EARLY POTTERY– Ware which was produced in England before the 17th century.


THE STONE-WARE-Which in the South of England was one the first attempts at improvement made by the potters, in order to supply the goods hitherto imported from Germany. This object was at last successfully achieved by Dwight.

THE SLIP-DECORATED WARE-Or pieces made of the rough marl from the coal measures, ornamented with diluted clay, poured in cursive tracery on the surface, and glazed with “galena.”

THE DELFT-WARE-Made in imitation of the Dutch importations ;too good an imitation perhaps, as it can hardly be distinguished from the foreign productions, but which, nevertheless, cannot be overlooked,because of its having been extensively manufactured in many places in England.

THE SIGILLATED OR STAMPED WARE-A process probably derived from the German Stone-ware, but which had become thoroughly Englishwhen the successors of the Elers began to employ clays of different colours, glazing them with “galena.”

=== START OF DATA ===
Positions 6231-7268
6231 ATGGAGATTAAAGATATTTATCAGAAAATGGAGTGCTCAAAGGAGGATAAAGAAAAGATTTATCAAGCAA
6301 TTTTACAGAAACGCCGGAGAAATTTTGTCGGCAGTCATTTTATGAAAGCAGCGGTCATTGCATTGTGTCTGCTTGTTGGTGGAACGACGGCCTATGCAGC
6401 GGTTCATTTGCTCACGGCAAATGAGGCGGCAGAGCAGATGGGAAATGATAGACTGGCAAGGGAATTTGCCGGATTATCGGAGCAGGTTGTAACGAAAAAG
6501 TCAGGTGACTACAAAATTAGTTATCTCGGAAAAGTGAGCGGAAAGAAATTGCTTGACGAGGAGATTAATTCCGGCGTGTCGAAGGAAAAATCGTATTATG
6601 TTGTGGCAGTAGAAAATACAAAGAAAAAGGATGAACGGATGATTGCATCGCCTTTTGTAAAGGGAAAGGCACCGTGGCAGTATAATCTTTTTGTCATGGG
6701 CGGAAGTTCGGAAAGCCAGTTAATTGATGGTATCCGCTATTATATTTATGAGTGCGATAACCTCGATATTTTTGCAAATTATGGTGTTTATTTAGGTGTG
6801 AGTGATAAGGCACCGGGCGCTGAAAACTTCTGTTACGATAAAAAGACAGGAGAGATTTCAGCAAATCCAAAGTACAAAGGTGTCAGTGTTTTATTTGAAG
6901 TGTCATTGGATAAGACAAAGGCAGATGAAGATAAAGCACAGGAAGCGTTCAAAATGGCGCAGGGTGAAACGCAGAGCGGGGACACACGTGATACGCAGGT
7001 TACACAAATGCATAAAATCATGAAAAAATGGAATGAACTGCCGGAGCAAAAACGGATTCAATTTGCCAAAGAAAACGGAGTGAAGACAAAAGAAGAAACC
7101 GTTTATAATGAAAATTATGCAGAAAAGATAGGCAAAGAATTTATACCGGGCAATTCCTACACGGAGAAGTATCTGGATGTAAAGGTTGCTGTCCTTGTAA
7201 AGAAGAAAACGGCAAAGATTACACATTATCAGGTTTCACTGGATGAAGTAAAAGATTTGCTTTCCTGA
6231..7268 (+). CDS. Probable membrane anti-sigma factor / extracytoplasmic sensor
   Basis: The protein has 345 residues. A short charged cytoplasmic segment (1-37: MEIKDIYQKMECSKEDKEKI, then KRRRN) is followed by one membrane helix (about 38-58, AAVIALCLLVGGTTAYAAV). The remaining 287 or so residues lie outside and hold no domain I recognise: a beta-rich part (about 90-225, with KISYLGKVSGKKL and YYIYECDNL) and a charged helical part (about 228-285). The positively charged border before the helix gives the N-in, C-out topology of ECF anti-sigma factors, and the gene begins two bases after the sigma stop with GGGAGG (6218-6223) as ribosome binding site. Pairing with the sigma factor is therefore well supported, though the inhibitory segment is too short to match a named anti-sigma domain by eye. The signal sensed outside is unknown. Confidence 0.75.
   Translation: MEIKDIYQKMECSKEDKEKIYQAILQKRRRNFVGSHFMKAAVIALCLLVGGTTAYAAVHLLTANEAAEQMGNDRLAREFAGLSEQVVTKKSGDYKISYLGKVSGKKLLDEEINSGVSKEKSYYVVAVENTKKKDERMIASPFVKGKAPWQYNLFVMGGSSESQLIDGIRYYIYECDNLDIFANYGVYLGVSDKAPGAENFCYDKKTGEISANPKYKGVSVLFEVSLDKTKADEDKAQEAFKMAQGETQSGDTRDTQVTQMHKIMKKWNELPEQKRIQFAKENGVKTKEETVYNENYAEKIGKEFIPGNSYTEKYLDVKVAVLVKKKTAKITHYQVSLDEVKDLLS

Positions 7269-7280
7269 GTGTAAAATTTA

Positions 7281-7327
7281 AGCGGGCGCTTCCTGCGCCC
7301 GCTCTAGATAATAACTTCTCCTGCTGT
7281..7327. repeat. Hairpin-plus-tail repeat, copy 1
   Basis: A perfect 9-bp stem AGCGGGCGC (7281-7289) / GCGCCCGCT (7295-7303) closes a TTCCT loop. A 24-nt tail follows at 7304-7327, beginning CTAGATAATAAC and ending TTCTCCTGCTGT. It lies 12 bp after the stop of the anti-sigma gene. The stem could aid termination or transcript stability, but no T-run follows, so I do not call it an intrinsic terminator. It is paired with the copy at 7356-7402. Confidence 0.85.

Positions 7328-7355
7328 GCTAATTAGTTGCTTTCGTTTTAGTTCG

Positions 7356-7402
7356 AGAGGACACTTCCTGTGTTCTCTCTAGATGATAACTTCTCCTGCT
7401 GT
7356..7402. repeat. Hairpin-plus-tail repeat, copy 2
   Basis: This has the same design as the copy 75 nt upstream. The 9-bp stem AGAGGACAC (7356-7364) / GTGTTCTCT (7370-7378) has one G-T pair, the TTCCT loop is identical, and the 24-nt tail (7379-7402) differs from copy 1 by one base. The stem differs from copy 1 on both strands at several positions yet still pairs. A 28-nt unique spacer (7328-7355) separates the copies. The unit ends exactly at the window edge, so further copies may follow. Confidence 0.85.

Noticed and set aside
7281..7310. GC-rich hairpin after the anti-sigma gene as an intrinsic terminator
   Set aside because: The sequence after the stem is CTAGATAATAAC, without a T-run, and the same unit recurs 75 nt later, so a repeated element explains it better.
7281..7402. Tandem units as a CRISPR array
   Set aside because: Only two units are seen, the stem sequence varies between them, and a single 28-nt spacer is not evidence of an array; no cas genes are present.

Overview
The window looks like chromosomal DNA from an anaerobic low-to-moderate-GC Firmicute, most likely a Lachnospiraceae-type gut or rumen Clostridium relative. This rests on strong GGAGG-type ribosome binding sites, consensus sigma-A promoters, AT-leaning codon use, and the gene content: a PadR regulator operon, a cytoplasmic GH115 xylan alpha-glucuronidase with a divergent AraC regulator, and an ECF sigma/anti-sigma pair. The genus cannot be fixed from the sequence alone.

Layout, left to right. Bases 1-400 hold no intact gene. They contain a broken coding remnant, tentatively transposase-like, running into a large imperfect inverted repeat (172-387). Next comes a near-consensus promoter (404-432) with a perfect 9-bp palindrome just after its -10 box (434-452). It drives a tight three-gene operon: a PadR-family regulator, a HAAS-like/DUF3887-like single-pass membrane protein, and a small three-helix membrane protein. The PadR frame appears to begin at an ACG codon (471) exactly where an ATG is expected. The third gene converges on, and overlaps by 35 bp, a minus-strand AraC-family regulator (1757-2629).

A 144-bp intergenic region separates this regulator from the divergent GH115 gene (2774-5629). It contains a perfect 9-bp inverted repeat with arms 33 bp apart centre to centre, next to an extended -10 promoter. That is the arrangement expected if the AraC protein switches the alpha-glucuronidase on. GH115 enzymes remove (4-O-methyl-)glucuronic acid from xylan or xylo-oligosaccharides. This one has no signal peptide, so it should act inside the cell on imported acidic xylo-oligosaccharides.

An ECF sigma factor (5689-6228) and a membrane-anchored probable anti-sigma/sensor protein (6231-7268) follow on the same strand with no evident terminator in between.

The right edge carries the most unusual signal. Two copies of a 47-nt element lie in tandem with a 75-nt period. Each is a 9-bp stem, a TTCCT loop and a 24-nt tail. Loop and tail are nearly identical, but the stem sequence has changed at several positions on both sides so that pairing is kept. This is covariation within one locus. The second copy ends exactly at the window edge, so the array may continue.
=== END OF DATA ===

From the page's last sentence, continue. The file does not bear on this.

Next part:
THE SALT-GLAZE-White and delicately-made Stone-ware, the most English of all in its characteristics, decorated with sharp and quaint embossments, or (but only at a later period) with enamels, and even with printing.

THE TORTOISESHELL-Rich and harmonious, with underglaze colourations, similar in effect to the works of Palissy, and of the early potters of the Continent, but differing much from them by the style of the shapes and decorations.

THE CREAM-COLOUR-Beginning with the discovery of the use of flint by Astbury, the first step towards the white earthenware which,brought by Josiah Wedgwood to the highest degree of perfection, was to supersede all others.